The end of cheap sourcing?

13 July 2010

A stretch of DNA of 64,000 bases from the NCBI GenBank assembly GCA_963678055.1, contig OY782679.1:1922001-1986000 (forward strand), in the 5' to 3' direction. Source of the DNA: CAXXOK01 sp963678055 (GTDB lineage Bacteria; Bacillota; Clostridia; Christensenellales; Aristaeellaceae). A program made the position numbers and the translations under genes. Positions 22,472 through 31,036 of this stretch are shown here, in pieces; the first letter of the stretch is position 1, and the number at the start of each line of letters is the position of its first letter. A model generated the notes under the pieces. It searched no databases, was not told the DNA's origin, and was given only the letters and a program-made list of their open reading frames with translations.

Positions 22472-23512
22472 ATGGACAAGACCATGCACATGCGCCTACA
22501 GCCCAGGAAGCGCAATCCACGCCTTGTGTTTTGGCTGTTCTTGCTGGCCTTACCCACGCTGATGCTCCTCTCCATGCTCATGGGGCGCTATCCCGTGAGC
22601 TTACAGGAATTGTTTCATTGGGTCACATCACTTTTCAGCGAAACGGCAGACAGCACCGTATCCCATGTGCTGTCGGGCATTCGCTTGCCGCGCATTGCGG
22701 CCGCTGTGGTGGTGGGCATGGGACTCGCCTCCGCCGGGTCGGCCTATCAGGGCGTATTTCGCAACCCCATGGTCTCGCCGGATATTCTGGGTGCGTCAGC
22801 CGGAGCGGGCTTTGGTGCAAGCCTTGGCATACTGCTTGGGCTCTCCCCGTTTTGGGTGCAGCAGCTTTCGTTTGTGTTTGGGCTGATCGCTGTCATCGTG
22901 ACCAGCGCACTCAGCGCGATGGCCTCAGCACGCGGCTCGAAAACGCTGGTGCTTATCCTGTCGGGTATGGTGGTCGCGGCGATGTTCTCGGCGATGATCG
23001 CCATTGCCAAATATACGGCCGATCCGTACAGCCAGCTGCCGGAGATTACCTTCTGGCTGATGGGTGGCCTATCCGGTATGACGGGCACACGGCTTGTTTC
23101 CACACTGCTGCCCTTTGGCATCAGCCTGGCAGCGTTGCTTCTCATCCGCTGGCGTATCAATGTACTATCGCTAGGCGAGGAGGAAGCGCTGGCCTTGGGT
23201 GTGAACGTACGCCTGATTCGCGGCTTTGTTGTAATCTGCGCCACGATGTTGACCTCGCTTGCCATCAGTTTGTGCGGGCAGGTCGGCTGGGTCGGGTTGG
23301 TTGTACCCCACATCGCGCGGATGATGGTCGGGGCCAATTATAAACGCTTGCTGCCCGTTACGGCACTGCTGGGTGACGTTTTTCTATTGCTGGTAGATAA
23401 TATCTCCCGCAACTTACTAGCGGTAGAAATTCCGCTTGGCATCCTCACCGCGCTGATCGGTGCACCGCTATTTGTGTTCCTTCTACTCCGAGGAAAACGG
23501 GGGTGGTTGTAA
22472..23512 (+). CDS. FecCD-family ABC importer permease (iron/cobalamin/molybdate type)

Once, America’s west coast was the hotbed of free-market capitalism. High-tech software and hardware companies sprung up demanding access to foreign markets, during a period of carnivorous competition in the 1960s, 1970s and 1980s described in Only the Paranoid Survive by founder and former CEO of chip maker Intel, Andy Grove. Now Grove is concerned that, while the US innovates, the jobs go to the Far East and China. In an opinion piece for Bloomberg he points out that computer equipment manufacturer Foxconn, which has been the centre of controversy regarding employee suicides, is now larger than many of the US household names it supplies. “Foxconn employs more than 800,000 people, which is more than the combined worldwide head count of Apple, Dell, Microsoft, HP, Intel and Sony Corp,” he says. Grove goes on to detail concerns about offshoring production, seeming to admit he may get flak from hard-line capitalists. “If what I’m suggesting sounds protectionist, so be it.” It’s an intriguing argument from one of the tech industry’s founding fathers and it is well worth reading. It also comes at a time when Chinese workers are seeking higher pay and better working conditions – both of which raise costs. Meanwhile, the Chinese currency is being allowed to inflate, raising the price of imported goods. To paraphrase Churchill, it’s not the end, but the end of the beginning for cheap sourcing from China. Changing political and economic climates within China and the west will require global buyers to perform a tough balancing act.
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